Great canter exercise!
Posted by Irina Yastrebova on Wednesday, February 2, 2022 08:48 PM
As the winter weather throws lots of cold days in the mix I have been rereading my notes from last year lessons. I came across a great exercise done mostly in canter. The sequence encourages straightness, coordination, core strength and obedience. In order to ride this exercise successfully the horse has to know counter-canter, canter leg-yield away from the lead and simple/flying changes.
The exercise is ridden as follows:
  • Start in counter canter on the long side, turn on the quarter line or inner track and leg-yield toward centerline. For example, if traveling right you will pick up left lead and leg-yield to the right.
  • From the center line turn into the lead. In our example, turn left. In the middle of the long side ride a flying lead change into counter-canter. If your horse does not know flying changes yet, do a simple change. In our example, change from left lead to the right.
  • Before the corner transition to walk. Turn on the centerline, walk to the next letter I or L and do a full pass into the last lead direction. In our example, to the right. You will reach the wall traveling left and can start the exercise again into new direction.
As you can see lots of things happening in a short period of time. This is a testimony to the horse's focus and obedience. For the rider this exercise teaches good planning, staying in the moment, keeping a horse balanced and prepared for what comes next. There is a technical component of movements and also a general component of quality of canter, balance, straightness, engagement, ease of execution. Lets see where challenges are:
Counter-canter - this part is challenging because of the turn. Lots of times riders want to lean into a turn even so slightly which may allow their horse to disengage and push haunches out and fall into a shoulder inside for the turn but outside for the lead. If this happens counter-canter is not productive, it's benefits of straightening and collecting a horse disappear.
Leg-yield - this movement must be established in a simple version before attempting it in any sequence. Most horses after turning on a quarter line in counter-canter will try to leg-yield toward the near wall into the lead. Leg-yielding other way goes against their instinctive reactions. Obedience, balance and coordination is challenged here to the fullest. I have a blog about the leg-yield in canter
Change of lead - can be done as a simple change through walk or as a flying change. Both must have straightness, balance and smooth fluid execution. A horse may lose some impulsion after leg-yield and a turn from the center line. Riding forward after turn is important. For simple change it is important to collect back. Flying change can be ridden with a feeling of medium canter to encourage jump, lift and big size. However, after the change a half halt will remind a horse to stay balanced, focused and ready for what's next.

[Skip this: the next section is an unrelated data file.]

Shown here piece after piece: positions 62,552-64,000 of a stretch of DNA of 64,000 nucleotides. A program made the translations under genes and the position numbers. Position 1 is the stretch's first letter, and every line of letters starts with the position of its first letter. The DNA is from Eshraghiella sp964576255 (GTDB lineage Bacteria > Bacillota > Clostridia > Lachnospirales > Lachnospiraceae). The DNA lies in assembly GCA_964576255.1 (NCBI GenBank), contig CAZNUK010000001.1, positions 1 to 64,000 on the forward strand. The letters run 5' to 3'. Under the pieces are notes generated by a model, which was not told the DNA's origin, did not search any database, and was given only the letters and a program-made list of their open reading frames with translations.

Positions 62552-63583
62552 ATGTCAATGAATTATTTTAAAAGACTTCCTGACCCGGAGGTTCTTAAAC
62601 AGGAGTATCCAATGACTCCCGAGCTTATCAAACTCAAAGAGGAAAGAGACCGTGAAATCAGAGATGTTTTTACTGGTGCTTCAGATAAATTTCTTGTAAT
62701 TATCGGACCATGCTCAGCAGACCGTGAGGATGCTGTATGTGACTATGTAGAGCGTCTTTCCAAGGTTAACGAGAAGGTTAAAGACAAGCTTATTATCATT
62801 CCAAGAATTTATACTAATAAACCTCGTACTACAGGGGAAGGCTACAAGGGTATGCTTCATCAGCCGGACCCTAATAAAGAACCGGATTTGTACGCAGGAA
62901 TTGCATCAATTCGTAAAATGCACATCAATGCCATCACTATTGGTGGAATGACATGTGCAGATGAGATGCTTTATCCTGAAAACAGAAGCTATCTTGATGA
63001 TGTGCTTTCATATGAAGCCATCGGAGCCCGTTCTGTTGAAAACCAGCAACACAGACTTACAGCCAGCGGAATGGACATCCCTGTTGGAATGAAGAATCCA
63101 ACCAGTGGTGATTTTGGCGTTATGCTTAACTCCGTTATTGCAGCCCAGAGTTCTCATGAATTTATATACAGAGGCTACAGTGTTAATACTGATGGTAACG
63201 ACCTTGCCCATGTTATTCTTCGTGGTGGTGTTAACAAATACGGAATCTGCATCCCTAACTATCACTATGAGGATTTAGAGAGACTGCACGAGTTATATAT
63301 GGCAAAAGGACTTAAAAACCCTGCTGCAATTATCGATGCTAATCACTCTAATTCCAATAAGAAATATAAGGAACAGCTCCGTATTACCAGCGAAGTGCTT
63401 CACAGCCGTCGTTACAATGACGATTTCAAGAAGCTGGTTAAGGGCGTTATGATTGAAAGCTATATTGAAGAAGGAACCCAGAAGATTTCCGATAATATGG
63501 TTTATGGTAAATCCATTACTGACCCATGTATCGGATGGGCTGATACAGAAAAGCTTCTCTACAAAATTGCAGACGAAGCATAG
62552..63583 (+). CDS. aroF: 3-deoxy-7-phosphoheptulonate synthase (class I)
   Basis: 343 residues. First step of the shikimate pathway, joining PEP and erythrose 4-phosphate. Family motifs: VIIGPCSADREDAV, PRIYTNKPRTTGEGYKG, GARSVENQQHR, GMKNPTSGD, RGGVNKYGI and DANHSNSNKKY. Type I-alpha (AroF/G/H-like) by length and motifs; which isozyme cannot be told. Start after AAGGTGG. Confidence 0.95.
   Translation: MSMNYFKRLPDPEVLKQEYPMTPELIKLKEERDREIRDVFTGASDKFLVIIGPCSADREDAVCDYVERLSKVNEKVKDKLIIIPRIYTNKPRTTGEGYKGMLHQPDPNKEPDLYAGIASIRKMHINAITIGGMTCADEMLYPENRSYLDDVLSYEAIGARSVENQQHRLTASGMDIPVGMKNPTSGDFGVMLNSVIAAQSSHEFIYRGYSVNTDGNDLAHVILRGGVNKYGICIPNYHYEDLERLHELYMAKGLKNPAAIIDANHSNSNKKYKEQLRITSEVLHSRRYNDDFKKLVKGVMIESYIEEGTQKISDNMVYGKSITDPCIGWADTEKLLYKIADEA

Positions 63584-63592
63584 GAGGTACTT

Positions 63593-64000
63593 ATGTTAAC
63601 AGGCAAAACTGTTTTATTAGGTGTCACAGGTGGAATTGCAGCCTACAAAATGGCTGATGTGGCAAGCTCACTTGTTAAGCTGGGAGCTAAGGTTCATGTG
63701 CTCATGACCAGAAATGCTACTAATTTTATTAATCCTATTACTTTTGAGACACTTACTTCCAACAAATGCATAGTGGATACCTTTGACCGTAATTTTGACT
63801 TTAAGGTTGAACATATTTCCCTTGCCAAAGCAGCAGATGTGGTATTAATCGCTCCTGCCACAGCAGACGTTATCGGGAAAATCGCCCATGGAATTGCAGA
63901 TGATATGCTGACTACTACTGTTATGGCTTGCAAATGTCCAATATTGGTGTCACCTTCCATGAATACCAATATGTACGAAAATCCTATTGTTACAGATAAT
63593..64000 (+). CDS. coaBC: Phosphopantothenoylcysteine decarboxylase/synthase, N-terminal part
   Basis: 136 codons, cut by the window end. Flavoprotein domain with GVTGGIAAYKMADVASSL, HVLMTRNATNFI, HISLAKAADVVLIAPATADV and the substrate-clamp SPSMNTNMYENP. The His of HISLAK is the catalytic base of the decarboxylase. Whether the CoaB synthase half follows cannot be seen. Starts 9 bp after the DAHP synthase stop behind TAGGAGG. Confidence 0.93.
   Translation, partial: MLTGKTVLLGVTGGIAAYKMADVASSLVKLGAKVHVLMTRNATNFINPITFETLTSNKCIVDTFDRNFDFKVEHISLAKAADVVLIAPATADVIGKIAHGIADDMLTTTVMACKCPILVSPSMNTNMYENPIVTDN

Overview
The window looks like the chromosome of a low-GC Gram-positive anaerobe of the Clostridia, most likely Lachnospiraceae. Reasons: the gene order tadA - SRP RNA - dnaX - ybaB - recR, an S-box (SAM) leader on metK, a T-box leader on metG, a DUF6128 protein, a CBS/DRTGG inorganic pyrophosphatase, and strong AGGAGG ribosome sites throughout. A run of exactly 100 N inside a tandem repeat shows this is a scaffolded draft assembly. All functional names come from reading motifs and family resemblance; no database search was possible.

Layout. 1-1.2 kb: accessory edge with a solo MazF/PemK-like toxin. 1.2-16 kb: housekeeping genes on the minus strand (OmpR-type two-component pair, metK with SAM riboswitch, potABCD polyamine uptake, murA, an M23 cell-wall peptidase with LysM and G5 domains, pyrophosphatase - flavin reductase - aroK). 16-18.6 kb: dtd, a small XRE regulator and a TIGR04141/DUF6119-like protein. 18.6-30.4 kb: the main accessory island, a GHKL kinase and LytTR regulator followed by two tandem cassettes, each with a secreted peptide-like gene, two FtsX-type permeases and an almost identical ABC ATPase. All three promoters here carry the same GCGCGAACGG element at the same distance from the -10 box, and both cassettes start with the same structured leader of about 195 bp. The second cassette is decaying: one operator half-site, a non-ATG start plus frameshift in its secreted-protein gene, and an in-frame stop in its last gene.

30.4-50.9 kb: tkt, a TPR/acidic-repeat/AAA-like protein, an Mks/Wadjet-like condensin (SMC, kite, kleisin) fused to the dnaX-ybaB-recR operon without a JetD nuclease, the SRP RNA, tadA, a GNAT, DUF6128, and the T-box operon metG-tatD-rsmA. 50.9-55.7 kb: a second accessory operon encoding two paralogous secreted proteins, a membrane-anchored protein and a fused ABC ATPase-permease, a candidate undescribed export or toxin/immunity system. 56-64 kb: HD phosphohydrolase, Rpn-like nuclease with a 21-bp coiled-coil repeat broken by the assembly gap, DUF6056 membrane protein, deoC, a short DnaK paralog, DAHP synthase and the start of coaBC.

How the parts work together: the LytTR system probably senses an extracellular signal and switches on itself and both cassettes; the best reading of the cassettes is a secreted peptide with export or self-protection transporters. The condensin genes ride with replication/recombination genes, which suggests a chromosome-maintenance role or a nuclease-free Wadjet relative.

Transition to walk - If you have just ridden a simple change this transition is easy. After flying change the horse can be a bit strong and big. Though, transition to walk has it's appeal due to counter-canter. It is very important to ride that transition right before the corner so the horse stays straight, If the horse is inattentive have an aim of going straight into the corner as you half halt.
Full side pass - This movement is more common in Western riding. However, it has great benefits for a dressage horse for training coordination, core strength and obedience. The leading side of the horse must step directly sideways. In our example it is the right side, meaning right legs front and back. The left legs will cross over in front. The horse should leave four parallel lines of hoofprints. From front to back:LF,RF, LH, RH. The horse may step too forward, backwards, steps of different size, speeding or slowing, loss of rhythm. A good idea to practice full pass on it's own.
Remember, repetition is important. However, do not turn it into drilling! Ride components first before putting it together. Stay in the moment but plan ahead. Be OK with mistakes, you and your horse will learn from them. Do not micromanage but learn to observe better. And last but not least - have fun and appreciate your horse's effort! :)
Happy riding...
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My blog is about teaching, riding and training. I share what is important to me in my work with horses and riders. The writing helps me to think things over and have a better understanding of training ideas and priciples.
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